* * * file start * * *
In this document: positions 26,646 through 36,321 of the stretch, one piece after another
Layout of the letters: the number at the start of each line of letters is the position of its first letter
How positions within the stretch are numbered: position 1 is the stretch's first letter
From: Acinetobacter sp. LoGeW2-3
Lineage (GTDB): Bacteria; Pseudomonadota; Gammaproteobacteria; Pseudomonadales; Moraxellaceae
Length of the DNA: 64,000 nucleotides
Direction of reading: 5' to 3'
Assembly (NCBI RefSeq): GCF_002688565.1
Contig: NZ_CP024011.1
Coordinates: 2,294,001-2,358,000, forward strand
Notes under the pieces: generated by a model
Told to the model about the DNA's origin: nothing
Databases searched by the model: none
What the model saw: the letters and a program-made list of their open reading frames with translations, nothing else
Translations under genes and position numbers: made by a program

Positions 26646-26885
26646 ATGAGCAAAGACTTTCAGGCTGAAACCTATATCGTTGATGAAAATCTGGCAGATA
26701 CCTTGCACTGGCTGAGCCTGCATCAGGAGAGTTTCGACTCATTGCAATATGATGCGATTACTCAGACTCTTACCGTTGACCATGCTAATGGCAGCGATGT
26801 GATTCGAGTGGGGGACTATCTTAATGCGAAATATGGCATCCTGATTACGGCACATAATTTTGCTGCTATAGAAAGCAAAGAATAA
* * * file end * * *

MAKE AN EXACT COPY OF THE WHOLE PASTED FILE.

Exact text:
In this document: positions 26,646 through 36,321 of the stretch, one piece after another
Layout of the letters: the number at the start of each line of letters is the position of its first letter
How positions within the stretch are numbered: position 1 is the stretch's first letter
From: Acinetobacter sp. LoGeW2-3
Lineage (GTDB): Bacteria; Pseudomonadota; Gammaproteobacteria; Pseudomonadales; Moraxellaceae
Length of the DNA: 64,000 nucleotides
Direction of reading: 5' to 3'
Assembly (NCBI RefSeq): GCF_002688565.1
Contig: NZ_CP024011.1
Coordinates: 2,294,001-2,358,000, forward strand
Notes under the pieces: generated by a model
Told to the model about the DNA's origin: nothing
Databases searched by the model: none
What the model saw: the letters and a program-made list of their open reading frames with translations, nothing else
Translations under genes and position numbers: made by a program

Positions 26646-26885
26646 ATGAGCAAAGACTTTCAGGCTGAAACCTATATCGTTGATGAAAATCTGGCAGATA
26701 CCTTGCACTGGCTGAGCCTGCATCAGGAGAGTTTCGACTCATTGCAATATGATGCGATTACTCAGACTCTTACCGTTGACCATGCTAATGGCAGCGATGT
26801 GATTCGAGTGGGGGACTATCTTAATGCGAAATATGGCATCCTGATTACGGCACATAATTTTGCTGCTATAGAAAGCAAAGAATAA